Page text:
When he walked into the bedroom, Randy saw that his wife had turned his bed into a teepee. She used a broom handle to hold the thing upright and had it planted right in the middle of the bed. He could see the curve of Debra’s body against the down comforter she was using as a teepee. He pulled the flap aside and poked his head in.
Debra was sitting cross-legged on the bed with her empty plate next to her. There were crumbs on the sheets and Randy had to fight the urge to wipe them up. When they had first gotten married, Randy had to teach Debra not to eat in bed. The thought of food crumbs on his shirtless body sent his mind into a paranoia about cleanliness that it took him days to recover from. Debra had yellow streaks under her eyes, and Randy assumed she had found some old oil paint from when he had decided to try his hand at painting and had, ultimately, failed. He realized he had no talent for the visual arts when he tried to draw a duck and it came out looking more like a hippopotamus.
“What’s on your face?” he asked.
“What’s your war-paint made out of?”
She looked up at him, with her headdress of crooked construction paper feathers.
Randy started laughing before he could think to stop and his laughing shook the bed. It was a deep kind of laughter, the kind that had been stuck way down in his body and finally the clog had been cleared. The teepee toppled.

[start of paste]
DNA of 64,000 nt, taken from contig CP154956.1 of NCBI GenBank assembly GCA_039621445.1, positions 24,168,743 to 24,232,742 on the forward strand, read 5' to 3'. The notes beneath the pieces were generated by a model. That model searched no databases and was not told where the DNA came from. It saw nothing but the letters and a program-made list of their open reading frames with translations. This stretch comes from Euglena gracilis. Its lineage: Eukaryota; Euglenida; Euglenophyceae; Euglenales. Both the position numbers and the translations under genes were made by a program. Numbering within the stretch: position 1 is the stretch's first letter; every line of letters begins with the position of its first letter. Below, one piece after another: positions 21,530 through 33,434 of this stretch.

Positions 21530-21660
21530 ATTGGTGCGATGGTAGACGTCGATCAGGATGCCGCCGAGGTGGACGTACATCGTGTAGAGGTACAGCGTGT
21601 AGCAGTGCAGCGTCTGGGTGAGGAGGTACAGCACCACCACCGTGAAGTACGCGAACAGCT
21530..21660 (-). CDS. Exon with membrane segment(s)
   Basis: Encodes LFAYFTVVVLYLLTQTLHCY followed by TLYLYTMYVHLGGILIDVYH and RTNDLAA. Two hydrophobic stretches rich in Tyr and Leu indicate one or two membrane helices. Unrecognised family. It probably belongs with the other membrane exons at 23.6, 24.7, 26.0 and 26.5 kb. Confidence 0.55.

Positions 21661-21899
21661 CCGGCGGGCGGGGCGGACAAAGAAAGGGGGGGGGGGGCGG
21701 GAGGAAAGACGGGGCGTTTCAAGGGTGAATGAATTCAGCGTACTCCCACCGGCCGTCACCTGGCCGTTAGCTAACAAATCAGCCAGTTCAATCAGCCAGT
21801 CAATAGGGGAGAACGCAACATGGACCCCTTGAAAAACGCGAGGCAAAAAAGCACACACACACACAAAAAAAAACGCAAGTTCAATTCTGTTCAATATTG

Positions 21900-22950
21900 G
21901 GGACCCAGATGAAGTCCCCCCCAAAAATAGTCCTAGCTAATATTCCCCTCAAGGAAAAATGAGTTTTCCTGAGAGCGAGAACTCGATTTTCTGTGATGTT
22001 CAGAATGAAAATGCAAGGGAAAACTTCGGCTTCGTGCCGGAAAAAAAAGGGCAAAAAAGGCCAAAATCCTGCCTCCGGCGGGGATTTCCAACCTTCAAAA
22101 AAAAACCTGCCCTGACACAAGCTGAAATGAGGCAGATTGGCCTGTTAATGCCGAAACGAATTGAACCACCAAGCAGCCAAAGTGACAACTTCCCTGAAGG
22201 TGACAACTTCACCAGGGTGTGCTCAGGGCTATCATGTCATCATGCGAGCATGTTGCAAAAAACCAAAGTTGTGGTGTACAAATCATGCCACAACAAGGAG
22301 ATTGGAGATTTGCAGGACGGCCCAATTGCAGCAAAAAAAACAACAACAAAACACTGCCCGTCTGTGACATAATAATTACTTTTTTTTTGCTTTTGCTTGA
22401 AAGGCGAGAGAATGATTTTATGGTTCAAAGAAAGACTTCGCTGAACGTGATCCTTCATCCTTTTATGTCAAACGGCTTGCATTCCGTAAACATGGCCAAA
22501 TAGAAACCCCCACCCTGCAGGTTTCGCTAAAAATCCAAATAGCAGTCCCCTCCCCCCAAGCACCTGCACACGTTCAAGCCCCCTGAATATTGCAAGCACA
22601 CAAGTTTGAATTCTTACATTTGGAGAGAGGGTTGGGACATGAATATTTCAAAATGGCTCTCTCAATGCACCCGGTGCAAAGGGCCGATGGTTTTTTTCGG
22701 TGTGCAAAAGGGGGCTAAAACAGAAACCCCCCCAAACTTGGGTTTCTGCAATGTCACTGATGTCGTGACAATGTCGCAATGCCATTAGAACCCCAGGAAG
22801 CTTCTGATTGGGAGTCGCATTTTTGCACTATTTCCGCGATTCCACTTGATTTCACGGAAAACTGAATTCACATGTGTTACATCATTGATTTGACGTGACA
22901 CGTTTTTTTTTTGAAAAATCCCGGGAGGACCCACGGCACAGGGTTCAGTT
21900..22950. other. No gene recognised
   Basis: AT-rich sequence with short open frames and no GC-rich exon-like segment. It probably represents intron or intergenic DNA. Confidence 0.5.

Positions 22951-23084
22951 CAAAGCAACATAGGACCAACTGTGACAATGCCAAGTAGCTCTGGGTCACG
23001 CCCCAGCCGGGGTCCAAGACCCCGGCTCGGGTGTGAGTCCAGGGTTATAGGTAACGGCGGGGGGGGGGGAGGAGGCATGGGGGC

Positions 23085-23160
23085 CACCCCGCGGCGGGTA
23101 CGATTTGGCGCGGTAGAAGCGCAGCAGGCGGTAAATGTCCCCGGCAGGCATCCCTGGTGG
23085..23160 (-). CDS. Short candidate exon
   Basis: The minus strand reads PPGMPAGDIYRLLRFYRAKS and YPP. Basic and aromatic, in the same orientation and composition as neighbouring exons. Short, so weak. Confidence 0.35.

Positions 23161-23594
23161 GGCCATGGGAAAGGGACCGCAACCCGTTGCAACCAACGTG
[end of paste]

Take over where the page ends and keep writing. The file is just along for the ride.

Randy uncovered himself and stood over the fallen teepee. He could see Debra’s shape underneath the blanket, but she wasn’t moving.
“Deb,” he said. “Come on out of that blanket. There’s no point staying under there all alone. Let’s go wash that mustard off your face.” He said it with the most soothing voice he could muster, trying to gently bring her into the bathroom. The smell was making him want pastrami.
“Please, at least come out of the blanket. It’s hot under there.”
Debra pulled the blanket down so her head was visible. “Better?”
“Much. Let’s clean you up.”
The ceiling started rattling as the upstairs neighbors started dancing. The rain outside picked up and soon, all the two could hear was the rumbling of feet and water. Randy took Debra’s hand and led her to the window.
“It’s deep,” he said.
A small dog floated by of a plank of wood. There was a barrel floating over by apartment 32D. The water had come up a full story. The bottom apartments had been completely flooded. Randy thought he saw one of his neighbors in a scuba suit, swimming by the staircase.
“We should go out,” he said.
“How? The water’s so deep. We don’t own a boat.”
“Let’s swim. Maybe the exercise’ll do us some good. And it’ll wash that mustard off your face.”
Debra opened the window. Drops of water came in and soaked the windowsill. It splashed on Debra’s face and some mustard started running down her cheek. She looked over the edge into the water.
“Fine,” she said. “But we jump in from here.”
She didn’t wait for Randy to answer. She wormed out the window and flipped into the water, landing feet first. Randy watched the water and for a moment he thought she wasn’t going to come back to the surface. There were bubbles, or at least Randy thought they were bubbles. It was hard to tell with all the rain landing on the surface of the newly formed lake in the middle of Kansas. He thought maybe the water wasn’t as deep as they thought and she had hit her head on a jungle gym when she dove in. He started to scream her name. Then Debra popped up out of the water laughing. He dove out the window and into the water, still wearing his shoes.